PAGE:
ing - and he is not doing it nearly so well.
He is doing it badly for two reasons: His
heart is not in it; and he is no Nixon on the
stump, just as he is no Harry S. Truman. Nixon
and Truman can dish it out and can take it.
The President cannot do either very easily. The
image now being offered of a "fighting" Eisen-
hower simply won't go down. The hard words
are too often accompanied by apologetic smiles.
All the same. President Eisenhower has
adopted the line of his junior, Nixon. Thus the
whole Republican national leadership has been
turned over to the faction made up of the
orthodox Republicans, like the Vice-President,
Sando henmtanr ~ ~;r.,,tLc

Hope for Future .. .
Daily Associate Editor
IT HAS BEEN only a mere 13 years now since the United Nations
came into being and still much too soon to render any really definite
judgment for or against the United Nations. And while it is equally
difficult to fully assess the organization's progress, one thing can be
said -with assurance: the United Nations has not been a failure.
In examining the UN's usefulness and purpose, perhaps the most
frequently neglected point is the multi-purpose role that organization
must assume in an increasingly complex, interdependent and unstable
It has been the tendency of critics of the UN to picture it in black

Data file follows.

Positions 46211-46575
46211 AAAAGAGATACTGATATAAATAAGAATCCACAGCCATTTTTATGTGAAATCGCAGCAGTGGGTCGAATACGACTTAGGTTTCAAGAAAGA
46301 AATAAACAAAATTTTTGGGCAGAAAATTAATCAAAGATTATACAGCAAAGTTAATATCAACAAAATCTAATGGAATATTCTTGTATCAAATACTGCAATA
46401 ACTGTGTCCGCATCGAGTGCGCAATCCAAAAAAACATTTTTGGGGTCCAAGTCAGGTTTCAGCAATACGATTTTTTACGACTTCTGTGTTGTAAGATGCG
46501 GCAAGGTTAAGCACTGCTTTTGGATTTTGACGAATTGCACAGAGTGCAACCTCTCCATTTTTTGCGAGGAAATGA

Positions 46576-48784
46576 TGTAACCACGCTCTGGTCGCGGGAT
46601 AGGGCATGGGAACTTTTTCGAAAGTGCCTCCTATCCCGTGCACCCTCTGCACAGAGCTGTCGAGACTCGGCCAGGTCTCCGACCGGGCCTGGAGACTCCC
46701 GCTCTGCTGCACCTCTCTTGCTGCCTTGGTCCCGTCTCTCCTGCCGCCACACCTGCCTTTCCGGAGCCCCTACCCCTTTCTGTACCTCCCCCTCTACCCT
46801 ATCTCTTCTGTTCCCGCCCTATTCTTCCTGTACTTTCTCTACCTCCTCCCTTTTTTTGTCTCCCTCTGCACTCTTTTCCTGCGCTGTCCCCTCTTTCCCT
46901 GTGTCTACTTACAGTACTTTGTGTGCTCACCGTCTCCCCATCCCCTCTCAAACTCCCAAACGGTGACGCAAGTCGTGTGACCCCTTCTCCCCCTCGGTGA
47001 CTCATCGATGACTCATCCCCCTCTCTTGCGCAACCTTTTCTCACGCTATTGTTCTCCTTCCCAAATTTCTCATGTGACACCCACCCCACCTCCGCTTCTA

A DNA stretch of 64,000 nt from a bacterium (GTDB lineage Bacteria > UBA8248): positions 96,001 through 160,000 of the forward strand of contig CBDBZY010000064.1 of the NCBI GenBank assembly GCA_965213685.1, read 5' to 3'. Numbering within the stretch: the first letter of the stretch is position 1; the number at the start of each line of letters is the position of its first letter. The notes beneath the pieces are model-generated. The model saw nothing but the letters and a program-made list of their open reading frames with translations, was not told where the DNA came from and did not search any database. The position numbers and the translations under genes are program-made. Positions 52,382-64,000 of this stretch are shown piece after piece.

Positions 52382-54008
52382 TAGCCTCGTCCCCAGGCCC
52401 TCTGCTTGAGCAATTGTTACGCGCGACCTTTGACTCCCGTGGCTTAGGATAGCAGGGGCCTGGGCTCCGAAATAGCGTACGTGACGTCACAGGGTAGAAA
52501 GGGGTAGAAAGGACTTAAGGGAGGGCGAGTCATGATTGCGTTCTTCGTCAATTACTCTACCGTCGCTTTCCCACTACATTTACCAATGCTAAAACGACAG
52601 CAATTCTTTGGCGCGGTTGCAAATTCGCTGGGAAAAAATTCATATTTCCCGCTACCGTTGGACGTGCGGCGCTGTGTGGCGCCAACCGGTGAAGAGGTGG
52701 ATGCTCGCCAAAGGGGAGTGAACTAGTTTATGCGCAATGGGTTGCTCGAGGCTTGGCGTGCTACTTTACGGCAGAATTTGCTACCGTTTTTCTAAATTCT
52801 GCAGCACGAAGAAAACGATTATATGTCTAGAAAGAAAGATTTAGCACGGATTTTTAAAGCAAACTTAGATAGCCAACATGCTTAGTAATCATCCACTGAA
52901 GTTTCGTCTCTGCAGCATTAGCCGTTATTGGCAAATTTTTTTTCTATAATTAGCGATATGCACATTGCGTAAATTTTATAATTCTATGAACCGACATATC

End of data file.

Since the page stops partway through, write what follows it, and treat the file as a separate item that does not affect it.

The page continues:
and white terms: has it succeeded or failed to prevent war and produce
harmony in the world? The question is legitimate, but to ask no others,
to fail to realize that the UN has social and economic as well as
political orientations would neglect a good part of the work the UN is
suited to handle.
The UN is young. but the concept of international organization

goes back far, being dated as earl;
field. In the 140 plus years since,
the idea of nations grouping to-
gether for their mutual benefit has
slowly grown, has passed through
hard and trying stages, until to-
day international organization is
an accepted but very essential
method of dealing with the prob-
lems of this age.
This idea of a working body-in
this case the UN-that can serve
nations in furthering their own,
and in many cases, other people's
welfare, should not be confused
with an overly optimistic, glowing
and naive belief that all countries
will cease their bickering, renounce
their special interests and live to-
gether in sweetness and light.
It is rather a recognition of the
need for some central organiza-
tion which can be used as a sound-
ing board for nations with com-
plaints, which can draw together
representatives of opposing claims
where they can shout instead of
shoot at each other, where inter-
national problems such as educa-
tion, better health, better food,
better homes, better labor condi-
tions, human advancement and
human rights can be approached
and perhaps solved.
that the UN has not solved the